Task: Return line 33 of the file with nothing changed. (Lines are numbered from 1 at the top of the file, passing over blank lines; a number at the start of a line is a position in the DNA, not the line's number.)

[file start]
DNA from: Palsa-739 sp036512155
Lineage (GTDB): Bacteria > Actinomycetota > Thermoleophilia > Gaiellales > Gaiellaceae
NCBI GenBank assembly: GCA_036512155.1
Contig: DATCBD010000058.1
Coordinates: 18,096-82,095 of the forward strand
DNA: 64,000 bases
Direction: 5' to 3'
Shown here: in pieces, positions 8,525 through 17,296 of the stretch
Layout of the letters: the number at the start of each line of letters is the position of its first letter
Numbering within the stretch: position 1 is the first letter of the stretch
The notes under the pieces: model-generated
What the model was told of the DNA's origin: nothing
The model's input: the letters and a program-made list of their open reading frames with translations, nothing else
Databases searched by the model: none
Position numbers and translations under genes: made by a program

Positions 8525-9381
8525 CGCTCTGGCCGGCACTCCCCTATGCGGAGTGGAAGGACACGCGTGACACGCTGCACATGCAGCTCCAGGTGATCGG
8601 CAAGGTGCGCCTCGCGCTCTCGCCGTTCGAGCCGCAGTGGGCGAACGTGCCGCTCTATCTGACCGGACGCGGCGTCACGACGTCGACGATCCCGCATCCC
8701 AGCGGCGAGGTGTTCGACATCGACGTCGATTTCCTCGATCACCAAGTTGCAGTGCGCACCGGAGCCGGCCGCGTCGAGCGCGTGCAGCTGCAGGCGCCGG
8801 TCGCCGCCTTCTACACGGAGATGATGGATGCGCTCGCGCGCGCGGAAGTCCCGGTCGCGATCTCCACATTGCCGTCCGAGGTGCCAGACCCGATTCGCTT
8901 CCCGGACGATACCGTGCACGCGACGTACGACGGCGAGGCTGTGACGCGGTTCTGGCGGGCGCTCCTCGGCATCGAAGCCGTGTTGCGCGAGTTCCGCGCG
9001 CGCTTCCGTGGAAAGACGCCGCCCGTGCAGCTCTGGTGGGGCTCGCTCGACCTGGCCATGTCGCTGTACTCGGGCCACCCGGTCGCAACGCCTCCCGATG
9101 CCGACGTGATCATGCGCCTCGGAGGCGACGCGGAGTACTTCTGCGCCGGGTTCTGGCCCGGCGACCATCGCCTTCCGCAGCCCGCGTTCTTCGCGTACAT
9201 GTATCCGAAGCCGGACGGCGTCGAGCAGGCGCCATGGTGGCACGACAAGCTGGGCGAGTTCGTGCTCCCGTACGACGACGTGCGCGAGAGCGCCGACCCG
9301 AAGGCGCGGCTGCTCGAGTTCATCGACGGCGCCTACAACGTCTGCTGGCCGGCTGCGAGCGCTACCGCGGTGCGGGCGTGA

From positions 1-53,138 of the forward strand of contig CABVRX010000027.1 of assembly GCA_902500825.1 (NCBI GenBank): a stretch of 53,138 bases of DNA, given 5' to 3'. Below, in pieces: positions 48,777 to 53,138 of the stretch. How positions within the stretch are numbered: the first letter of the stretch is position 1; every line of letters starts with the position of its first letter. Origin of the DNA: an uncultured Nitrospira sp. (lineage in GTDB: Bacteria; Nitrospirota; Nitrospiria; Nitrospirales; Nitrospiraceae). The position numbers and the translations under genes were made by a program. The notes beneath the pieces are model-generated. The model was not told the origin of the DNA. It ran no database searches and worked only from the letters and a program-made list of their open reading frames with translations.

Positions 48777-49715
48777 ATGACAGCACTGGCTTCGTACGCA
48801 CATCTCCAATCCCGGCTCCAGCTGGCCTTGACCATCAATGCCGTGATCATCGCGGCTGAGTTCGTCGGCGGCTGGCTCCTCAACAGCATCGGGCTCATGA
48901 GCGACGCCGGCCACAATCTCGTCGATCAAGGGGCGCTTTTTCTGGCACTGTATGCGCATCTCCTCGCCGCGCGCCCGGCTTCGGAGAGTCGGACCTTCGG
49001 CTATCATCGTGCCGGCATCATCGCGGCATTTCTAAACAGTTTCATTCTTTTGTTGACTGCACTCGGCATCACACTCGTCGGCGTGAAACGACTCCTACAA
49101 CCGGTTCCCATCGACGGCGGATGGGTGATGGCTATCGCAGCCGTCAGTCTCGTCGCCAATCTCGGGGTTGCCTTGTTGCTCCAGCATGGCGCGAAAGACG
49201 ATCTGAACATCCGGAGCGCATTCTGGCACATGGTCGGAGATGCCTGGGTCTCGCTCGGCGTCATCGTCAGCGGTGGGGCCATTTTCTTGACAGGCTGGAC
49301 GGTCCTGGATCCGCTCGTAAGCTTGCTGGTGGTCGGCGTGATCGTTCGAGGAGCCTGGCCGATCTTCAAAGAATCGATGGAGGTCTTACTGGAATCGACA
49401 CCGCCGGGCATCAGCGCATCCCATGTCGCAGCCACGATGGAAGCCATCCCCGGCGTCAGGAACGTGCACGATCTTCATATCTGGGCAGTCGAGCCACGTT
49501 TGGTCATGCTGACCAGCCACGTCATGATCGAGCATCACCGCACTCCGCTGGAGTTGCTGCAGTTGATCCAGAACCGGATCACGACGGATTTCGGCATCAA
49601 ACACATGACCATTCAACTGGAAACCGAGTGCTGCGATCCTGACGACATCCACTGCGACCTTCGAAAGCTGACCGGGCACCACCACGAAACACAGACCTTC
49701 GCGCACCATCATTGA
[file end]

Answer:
49201 ATCTGAACATCCGGAGCGCATTCTGGCACATGGTCGGAGATGCCTGGGTCTCGCTCGGCGTCATCGTCAGCGGTGGGGCCATTTTCTTGACAGGCTGGAC